The way in which power dents and drives it’s path has been a long-term interest of controversial artist, designer and writer Nina Edge. What she does dodges easy definition variously seen as challenging and inclusive, harrowing and humorous, mature and naive.
Edge makes work on the streets, in shops, bars, allotments and waste-ground and in galleries across the UK. She has appeared as both an invited guest and a gatecrasher at Tate Liverpool, as a representative Black British radical in the Bronx Museum of the Arts, as an immigrant in Hull Ferens at the Trophies of Empire commissions and even as a Welsh presence at Philadelphia’s Painted Bride. She crops up craftily as a ceramicist, carnival designer, and producer of political textiles in the Arnolfini and as a costumier, performer and purveyor of contemporary mass ritual all over Liverpool, notably in her seminal Sold Down The River performance - billed as ‘A Post Betrayal Intervention for a Post Industrial City’ and revisited in her 2012 film of the same name.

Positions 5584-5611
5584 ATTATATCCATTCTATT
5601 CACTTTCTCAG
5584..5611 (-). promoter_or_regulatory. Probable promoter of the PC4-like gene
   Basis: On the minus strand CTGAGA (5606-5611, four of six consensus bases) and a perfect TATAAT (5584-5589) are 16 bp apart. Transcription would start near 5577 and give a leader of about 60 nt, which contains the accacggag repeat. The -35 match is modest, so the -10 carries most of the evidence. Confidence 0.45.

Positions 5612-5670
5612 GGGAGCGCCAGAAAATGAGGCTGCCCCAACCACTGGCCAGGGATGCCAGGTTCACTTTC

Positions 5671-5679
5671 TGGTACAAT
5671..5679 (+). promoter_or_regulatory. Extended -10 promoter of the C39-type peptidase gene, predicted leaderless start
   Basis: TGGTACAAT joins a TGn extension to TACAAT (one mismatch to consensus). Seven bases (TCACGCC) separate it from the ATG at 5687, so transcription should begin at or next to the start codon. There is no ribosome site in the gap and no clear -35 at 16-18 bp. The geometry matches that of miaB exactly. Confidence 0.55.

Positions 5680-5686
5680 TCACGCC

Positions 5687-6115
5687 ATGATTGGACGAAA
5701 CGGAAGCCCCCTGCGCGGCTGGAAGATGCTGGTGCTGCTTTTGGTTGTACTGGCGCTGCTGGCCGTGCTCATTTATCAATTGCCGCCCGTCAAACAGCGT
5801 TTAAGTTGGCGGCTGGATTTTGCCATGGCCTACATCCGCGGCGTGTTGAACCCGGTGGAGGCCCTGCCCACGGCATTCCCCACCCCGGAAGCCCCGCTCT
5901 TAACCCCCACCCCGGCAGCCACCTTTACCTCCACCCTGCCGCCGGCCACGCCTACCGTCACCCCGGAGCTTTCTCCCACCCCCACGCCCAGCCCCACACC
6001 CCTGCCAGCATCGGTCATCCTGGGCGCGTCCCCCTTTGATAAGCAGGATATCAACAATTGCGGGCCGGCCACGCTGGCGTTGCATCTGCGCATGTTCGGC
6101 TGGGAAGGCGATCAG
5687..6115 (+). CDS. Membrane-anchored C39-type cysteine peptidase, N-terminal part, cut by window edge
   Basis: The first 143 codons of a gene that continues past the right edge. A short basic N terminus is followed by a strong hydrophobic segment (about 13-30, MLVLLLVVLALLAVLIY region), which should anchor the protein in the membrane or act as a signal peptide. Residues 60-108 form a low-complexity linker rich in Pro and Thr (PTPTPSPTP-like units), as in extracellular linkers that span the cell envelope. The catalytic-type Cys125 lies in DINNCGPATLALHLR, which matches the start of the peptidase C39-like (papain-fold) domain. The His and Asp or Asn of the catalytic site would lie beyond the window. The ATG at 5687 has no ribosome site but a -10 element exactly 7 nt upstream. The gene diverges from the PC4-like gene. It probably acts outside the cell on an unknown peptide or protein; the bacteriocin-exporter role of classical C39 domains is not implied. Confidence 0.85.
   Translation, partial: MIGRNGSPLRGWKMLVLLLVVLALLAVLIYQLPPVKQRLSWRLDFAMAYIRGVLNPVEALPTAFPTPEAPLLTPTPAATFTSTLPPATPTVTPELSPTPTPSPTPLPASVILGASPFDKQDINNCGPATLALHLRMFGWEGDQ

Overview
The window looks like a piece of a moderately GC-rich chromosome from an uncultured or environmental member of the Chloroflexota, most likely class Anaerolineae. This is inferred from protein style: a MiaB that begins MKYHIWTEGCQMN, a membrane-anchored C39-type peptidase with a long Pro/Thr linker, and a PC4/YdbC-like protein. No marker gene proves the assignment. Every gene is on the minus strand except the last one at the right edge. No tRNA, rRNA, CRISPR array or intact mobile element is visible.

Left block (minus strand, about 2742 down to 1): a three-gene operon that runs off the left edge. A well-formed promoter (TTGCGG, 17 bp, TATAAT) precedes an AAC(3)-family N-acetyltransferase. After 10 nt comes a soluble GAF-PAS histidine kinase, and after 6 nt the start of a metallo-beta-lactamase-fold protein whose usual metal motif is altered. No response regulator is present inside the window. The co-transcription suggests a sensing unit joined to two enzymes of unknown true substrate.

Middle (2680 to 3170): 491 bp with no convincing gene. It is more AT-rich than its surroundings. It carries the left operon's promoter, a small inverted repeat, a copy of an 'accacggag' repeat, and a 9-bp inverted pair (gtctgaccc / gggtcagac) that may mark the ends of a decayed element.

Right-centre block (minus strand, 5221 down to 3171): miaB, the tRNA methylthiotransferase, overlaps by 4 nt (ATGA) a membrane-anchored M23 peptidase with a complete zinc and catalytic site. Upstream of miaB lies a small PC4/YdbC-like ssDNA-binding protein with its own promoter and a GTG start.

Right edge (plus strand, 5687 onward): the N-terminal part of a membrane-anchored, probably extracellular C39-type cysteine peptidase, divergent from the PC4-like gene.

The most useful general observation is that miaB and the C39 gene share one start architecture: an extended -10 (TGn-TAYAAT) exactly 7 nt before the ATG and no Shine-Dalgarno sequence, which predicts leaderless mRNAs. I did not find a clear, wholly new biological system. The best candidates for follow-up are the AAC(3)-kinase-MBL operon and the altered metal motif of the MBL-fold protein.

There are Public Realm works such as the walled West Close Garden in Cardiff Bay at the mouth of the Taff & a ton of turquoise glass on the River Irwell which seem to be permanent, but are not. There are rapidly produced temporary drawings on hundreds of windows designed to wash away with the window cleaner which often remain intact.
This month Edge's work will feature in the Cultural Hi-Jack Programme at the Architecture Association School in London and at Smithfield Market.
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